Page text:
Slaying Your (Mailer) Daemons and Reduce Email Bounces
You have a huge deal to close and all you need to do is send a very important confirmation email to your client.
Despite the urgency, habit (and prudence) tells you to check and recheck your email, making sure it’s perfect.
Then you push the “send” button.
You heave a combination sigh of relief and accomplishment, and when you close your eyes, you imagine confetti falling all over as you enter your office the next morning, everybody chanting your name like you’re some god, and the boss is smiling from ear to ear like he just got promoted to CEO. You’re the man of the hour. No, you’re employee of the year!
But before you leave the office, you check the “sent mail” section just to be sure. Before you can even click on that section, you see a new message.
When you open it, there’s a brief notice from some guy named Mailer Daemon telling you that your email was not delivered because of some problem. Just like that, you’ve been brought back down to earth and punched in the gut, too.
Sounds familiar? Yes, because anybody who’s ever sent an email must have been on the same sticky situation at least once. Lucky you if you’re one of the few who haven’t. But admit it, instead of getting to the root of the problem ourselves, most of the time we just call the tech guy to tinker with the settings.
You know what, no need to call the guy from IT. Here are the three W’s and an H you need to know to slay this Mailer Daemon.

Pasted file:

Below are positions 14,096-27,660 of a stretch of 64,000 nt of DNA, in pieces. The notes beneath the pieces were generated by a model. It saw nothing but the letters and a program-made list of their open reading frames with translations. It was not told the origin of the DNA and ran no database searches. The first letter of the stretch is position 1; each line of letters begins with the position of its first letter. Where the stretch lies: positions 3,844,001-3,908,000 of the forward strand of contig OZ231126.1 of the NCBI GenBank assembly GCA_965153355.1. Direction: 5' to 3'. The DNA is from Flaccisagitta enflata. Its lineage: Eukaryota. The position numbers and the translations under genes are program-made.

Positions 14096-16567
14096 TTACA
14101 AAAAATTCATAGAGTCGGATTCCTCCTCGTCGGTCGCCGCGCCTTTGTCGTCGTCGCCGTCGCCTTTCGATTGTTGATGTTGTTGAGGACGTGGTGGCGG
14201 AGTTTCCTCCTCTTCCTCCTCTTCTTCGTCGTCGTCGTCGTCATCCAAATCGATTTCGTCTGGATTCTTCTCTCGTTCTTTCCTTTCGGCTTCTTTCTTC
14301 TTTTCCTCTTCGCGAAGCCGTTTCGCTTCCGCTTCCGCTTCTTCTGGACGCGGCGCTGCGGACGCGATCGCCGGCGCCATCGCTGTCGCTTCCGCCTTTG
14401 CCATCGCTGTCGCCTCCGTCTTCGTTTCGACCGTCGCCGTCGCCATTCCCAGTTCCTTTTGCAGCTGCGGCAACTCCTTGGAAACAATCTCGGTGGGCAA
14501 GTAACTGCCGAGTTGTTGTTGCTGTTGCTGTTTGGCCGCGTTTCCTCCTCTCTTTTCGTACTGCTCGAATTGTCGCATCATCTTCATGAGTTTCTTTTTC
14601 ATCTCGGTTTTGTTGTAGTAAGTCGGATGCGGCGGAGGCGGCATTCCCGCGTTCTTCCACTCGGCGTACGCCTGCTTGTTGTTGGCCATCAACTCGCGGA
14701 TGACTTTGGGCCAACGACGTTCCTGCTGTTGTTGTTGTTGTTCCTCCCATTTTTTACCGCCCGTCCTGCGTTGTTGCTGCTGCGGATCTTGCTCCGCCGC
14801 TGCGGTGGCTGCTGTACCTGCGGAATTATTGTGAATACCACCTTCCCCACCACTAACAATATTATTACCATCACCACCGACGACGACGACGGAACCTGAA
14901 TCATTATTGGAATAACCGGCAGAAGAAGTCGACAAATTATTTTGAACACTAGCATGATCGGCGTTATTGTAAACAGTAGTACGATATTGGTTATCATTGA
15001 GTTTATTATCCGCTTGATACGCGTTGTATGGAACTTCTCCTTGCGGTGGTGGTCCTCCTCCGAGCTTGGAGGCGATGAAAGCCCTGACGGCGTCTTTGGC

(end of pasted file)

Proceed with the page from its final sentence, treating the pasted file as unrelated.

What is it?
A Mailer Daemon is an automated error report from the email delivery system (firstname.lastname@example.org) that indicates that there has been a problem in delivering your email to its destination. If you receive this error, your email message will be returned to you along with an outline of the delivery problem. In short, it has bounced.
When does it happen?
The most common cause for receiving a mailer-daemon message is an incorrectly addressed email. An email address in general must be typed correctly with no spaces and with the @ symbol in the correct place, for example, email@example.com.
When considering an AOL email address in particular, the screen name is the part of the email address that appears before the @ symbol, i.e., firstname.lastname@example.org.
Valid AOL email addresses cannot
- Be shorter than 3 or longer than 16 characters.
- Begin with numbers.
- Contain punctuation of any kind (such as periods, underscores, or das